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    Hi, i'm yet to sent my application off as I'm not sure whether to apply to UCL or not for Psychology.
    Assuming UCL is more competitive, if UCL accepted me then it would be probable that Durham would also. Durham would be my first choice so I'm thinking it'd be a waste of 1 apply as UCL is higher requirements (A*AA) so it couldn't be used as a logical insurance. Saying this, would people say Durham is equally as competitive/difficult to get into as UCL - in which case I would apply to both incase I didn't get in Durham and got a place at UCL(which would then be my first choice).

    I know this is pretty dependent on various factors, assuming if I got an offer from UCL I would from Durham etc but I was hoping for an inkling as to if it's worth me applying UCL or not.

    Hope this makes sense, thanks
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    (Original post by Limeey)
    Hi, i'm yet to sent my application off as I'm not sure whether to apply to UCL or not for Psychology.
    Assuming UCL is more competitive, if UCL accepted me then it would be probable that Durham would also. Durham would be my first choice so I'm thinking it'd be a waste of 1 apply as UCL is higher requirements (A*AA) so it couldn't be used as a logical insurance. Saying this, would people say Durham is equally as competitive/difficult to get into as UCL - in which case I would apply to both incase I didn't get in Durham and got a place at UCL(which would then be my first choice).

    I know this is pretty dependent on various factors, assuming if I got an offer from UCL I would from Durham etc but I was hoping for an inkling as to if it's worth me applying UCL or not.

    Hope this makes sense, thanks
    First of all...where the hell do you actually want to go?
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    Don't assume that universities make offers according to some kind of pecking order of competitiveness. With each uni it's about whether they want you for that particular course; they don't know, or care, where else you've applied, they are simply seeing if you're what they want, and that is dependent on more than just grades. You get people accepted by Oxford and rejected by UCL, or accepted by Durham and rejected by Exeter, and so on. At the 'top end' things are so competitive that you can't assume that if you are accepted or rejected by one uni, acceptance or rejection by another will follow, so it's pointless trying to apply tactically on that kind of assumption.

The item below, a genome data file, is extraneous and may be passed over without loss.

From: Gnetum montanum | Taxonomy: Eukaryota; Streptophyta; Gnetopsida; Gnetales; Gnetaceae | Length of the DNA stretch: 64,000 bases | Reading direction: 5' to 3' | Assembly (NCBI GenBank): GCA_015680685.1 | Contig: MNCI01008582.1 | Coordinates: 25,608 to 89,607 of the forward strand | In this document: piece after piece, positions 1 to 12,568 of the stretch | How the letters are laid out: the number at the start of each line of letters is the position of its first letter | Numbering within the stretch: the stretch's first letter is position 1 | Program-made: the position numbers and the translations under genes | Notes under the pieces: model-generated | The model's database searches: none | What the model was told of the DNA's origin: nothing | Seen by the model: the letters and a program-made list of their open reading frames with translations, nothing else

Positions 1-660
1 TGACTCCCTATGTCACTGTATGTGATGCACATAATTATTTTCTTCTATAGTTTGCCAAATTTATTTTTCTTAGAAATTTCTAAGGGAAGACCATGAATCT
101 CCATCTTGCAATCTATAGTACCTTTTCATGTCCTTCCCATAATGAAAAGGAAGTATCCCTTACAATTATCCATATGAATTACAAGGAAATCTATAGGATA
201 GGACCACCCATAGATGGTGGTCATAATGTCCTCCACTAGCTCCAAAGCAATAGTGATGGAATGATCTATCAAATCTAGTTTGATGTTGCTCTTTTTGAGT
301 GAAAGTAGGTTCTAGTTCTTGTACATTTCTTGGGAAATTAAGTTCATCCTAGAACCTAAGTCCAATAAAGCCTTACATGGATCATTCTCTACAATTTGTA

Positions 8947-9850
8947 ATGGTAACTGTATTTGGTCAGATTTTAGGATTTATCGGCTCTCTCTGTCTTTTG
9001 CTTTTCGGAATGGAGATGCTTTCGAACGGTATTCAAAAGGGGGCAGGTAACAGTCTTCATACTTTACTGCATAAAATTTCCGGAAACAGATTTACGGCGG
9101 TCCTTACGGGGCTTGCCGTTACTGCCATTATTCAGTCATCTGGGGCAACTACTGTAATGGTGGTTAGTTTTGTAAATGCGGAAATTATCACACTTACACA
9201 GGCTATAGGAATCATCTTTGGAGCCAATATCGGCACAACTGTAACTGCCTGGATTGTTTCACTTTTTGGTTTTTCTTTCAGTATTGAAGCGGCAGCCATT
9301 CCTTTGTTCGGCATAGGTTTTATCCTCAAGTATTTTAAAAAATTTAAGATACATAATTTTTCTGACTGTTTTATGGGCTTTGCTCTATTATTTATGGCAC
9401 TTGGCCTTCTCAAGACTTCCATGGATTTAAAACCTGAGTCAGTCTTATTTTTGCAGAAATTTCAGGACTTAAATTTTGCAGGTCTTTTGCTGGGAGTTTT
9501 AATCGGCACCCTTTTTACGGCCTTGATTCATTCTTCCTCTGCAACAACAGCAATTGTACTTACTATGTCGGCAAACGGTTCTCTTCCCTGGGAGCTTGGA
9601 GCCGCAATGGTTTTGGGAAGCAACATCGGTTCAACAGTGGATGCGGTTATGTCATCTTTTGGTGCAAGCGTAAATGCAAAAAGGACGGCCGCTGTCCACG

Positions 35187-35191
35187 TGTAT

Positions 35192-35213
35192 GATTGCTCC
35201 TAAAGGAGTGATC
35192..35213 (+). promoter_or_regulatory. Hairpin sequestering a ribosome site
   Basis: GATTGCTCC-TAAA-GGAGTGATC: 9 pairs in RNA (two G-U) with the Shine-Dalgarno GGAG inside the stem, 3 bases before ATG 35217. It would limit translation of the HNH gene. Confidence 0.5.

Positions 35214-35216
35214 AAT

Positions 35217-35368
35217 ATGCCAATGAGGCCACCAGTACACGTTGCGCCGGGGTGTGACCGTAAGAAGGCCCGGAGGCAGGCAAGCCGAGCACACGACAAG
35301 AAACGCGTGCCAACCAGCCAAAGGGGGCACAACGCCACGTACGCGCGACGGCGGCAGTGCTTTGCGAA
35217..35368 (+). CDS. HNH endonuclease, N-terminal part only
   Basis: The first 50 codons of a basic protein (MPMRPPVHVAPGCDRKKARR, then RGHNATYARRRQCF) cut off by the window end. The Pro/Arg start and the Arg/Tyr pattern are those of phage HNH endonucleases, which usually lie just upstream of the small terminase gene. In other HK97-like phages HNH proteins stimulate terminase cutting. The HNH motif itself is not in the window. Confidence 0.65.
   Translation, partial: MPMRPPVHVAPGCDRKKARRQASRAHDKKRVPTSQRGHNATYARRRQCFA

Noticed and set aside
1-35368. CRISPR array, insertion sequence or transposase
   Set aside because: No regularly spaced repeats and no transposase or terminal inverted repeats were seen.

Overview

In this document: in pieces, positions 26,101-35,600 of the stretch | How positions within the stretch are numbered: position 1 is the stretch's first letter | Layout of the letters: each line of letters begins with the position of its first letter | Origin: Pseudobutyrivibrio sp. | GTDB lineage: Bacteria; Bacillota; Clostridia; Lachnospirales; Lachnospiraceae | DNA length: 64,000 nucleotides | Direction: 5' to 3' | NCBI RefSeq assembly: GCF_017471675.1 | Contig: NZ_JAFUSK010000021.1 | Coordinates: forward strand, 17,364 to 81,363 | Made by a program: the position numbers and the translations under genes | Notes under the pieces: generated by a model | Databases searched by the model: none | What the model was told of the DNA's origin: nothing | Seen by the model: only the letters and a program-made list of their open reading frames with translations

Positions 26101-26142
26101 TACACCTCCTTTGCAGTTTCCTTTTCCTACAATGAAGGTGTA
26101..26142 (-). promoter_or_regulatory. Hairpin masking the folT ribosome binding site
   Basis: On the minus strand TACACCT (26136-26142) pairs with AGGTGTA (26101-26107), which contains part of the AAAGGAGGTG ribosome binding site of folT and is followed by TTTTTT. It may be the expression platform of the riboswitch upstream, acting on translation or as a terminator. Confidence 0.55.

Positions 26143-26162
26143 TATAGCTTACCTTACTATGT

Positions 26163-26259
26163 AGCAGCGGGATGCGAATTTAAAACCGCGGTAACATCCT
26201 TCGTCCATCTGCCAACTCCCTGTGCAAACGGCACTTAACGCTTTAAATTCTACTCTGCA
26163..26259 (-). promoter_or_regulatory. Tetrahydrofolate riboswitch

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    (Original post by megaduck)
    Don't assume that universities make offers according to some kind of pecking order of competitiveness. With each uni it's about whether they want you for that particular course; they don't know, or care, where else you've applied, they are simply seeing if you're what they want, and that is dependent on more than just grades. You get people accepted by Oxford and rejected by UCL, or accepted by Durham and rejected by Exeter, and so on. At the 'top end' things are so competitive that you can't assume that if you are accepted or rejected by one uni, acceptance or rejection by another will follow, so it's pointless trying to apply tactically on that kind of assumption.
    I don't think that's true at all.

    Admissions tutors are looking for people who they think will pass the course first and foremost. The best way to predict this is based on previously attained grades. More competitive universities have a slightly higher standard of student applying and can therefore be more selective with their grades. They can afford to only give offers to the very best and that's nearly always what they do, which is why the "top" universities hand much more good honours than the rest.

    Universities are academic institutions and it makes sense that they select primarily and almost solely on academic grades. Apart from interviews and perhaps the personal statement (although I've been told that these aren't really read very much) I can't see what else is relevant.

    Although I do agree with the rest of your post.
 
 
 
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